If all borewells in the city are metered and charged volumetrically for drawing water, the purpose of the groundwater bill will be served and citizens can rest easy, says S. Vishwanath
The Karnataka Ground Water (Regulation and Control of Development and Management) Act, 2011, was passed recently by the Assembly apparently without much or any debate. The Rules are now being notified for implementation.
This is the crucial management aspect of the Act and needs to be carefully thought through and debated before it is gazetted and enforced.
The objective of the groundwater bill in so far as the city is concerned would be the equitous and sustainable distribution of groundwater with access to all since groundwater is a common property resource and is to be held as a public trust by the government. In the absence of the government providing water for building construction, groundwater is frequently used for the same.
It should also be remembered that the poor and the economically disadvantaged have the maximum dependency on groundwater since they are not connected to the piped network.
Sanitary charges only here
There are some advantages that Bangalore starts with as regards groundwater which can easily be leveraged. This is the only city which charges Rs. 50 a month as sanitary charges for groundwater through the Bangalore Water Supply and Sewerage Board.
The BWSSB, therefore, has a record of the borewells in Bangalore wherever it supplies water. This is a wonderful database which can easily be leveraged.
Secondly the BWSSB bill collectors visit the premises every month to give a water bill. They can easily verify and monitor the borewells as the connections are extended over the city.
The BWSSB, responsible for the provision of domestic, commercial and industrial water for the city, should be made a responsible institution for managing groundwater and officially recognised as such.
A hydro-geological cell should be created within the BWSSB and all collection of money from borewells and groundwater should go to strengthen the knowledge base and the management and regulation of groundwater alone.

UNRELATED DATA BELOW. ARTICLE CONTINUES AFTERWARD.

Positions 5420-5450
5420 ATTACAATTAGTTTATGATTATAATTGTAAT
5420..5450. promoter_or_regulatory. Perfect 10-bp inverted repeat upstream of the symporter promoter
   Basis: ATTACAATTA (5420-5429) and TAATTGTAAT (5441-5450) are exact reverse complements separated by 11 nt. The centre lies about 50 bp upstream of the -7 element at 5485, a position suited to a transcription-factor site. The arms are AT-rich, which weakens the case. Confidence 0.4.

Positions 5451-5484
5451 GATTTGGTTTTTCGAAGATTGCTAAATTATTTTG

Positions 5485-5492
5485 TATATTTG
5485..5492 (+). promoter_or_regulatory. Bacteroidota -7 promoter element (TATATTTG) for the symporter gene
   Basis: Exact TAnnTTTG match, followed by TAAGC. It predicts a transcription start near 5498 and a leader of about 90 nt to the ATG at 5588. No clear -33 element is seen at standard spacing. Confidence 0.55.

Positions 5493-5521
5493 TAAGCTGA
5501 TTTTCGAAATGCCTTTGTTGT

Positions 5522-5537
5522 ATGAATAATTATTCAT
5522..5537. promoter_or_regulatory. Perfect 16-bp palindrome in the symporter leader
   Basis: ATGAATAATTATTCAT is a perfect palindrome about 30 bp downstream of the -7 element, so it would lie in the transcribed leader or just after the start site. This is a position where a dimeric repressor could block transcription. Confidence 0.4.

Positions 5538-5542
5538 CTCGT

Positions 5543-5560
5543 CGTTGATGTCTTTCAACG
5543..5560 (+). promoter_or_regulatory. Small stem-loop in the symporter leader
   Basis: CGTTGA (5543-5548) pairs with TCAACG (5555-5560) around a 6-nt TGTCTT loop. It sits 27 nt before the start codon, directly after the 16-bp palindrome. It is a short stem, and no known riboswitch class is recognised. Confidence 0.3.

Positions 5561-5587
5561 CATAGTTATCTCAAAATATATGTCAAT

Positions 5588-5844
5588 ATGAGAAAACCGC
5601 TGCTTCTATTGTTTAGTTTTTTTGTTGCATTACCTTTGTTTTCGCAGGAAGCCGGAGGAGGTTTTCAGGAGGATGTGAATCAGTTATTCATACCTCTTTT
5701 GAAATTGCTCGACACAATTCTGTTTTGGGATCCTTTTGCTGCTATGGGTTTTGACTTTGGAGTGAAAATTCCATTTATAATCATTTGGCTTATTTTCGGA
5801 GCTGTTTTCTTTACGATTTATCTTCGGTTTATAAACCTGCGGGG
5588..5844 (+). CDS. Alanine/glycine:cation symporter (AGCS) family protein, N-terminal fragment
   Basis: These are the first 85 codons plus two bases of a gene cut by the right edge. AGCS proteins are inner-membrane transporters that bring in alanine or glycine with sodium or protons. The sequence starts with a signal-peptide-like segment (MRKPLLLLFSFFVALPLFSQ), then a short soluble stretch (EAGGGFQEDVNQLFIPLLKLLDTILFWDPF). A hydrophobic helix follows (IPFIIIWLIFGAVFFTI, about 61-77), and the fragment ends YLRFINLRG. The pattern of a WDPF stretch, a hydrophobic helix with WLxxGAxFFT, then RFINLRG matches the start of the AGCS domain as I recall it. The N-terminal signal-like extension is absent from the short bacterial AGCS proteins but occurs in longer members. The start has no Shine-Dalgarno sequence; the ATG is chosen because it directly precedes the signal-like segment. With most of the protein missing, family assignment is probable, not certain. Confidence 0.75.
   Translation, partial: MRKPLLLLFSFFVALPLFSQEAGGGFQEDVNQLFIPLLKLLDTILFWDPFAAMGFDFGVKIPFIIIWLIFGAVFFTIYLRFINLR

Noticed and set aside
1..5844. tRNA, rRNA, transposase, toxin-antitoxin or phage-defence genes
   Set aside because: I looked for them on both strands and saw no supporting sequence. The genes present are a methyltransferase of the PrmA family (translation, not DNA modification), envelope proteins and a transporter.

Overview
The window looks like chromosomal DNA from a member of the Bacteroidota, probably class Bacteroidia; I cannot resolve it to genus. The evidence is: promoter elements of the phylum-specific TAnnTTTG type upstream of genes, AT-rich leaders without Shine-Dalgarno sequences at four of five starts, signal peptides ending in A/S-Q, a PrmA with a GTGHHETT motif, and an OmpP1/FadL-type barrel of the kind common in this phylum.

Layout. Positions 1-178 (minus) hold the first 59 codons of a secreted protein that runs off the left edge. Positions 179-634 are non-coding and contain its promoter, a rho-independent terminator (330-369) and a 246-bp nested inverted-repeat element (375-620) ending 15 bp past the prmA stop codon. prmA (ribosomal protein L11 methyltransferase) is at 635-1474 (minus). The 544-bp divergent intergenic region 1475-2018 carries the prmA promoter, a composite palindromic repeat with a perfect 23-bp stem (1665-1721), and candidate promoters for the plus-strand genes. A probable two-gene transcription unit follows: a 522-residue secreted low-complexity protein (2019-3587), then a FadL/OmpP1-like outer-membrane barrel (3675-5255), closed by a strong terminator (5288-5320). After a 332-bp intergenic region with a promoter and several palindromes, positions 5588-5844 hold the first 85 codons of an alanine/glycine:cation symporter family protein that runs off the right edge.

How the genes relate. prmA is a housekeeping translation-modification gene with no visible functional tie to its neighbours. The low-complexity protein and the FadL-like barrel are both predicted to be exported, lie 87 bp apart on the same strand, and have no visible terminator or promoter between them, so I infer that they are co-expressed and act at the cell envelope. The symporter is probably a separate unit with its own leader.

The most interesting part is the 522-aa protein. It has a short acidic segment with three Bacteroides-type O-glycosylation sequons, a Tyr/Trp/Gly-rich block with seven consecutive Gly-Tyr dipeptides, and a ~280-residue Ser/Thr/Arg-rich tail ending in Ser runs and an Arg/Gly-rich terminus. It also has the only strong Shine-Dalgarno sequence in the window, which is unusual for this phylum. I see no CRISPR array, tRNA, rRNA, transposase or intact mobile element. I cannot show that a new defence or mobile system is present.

The BWSSB currently collects nearly Rs. 10 crore annually from borewells. This money should ultimately be invested in mapping aquifers at the micro-level and in the de-silting of lakes and tanks to ensure recharge of the groundwater.
Every borewell dug in Bangalore must have a recharge structure too, something which is the extension of the rainwater harvesting bye-law being implemented by the BWSSB.
It is not also right to treat private tanker operators as villains and levy blatantly high tariff mechanism on them alone. They also serve a purpose and most of their water supply is for construction purposes. More than 950 registered water tankers operate in Bangalore. Merely charging them Rs. 40 per kilo-litre would simply transfer the costs to the consumers.
It is better for the city to think holistically, meter all borewells, levy a volumetric charge in an increasing block tariff exactly as is being charged for piped water supply by the BWSSB and take steps to ensure recharge of groundwater. At a conservative figure of 250 million litres per day being pumped out and at Rs. 10 a kilo-litre, Rs. 25 lakh can be collected daily to be invested in tank rehabilitation and recharge.
Bangalore can show the way to the nation in the management of its waters and groundwater and the opportunity is now.
Ultimately the BWSSB should morph into a Bangalore Urban Water Management Utility responsible for all waters in the city including piped water, groundwater, recycled water, lake water and rainwater.
This is where we should head with the groundwater bill and the rules and regulations.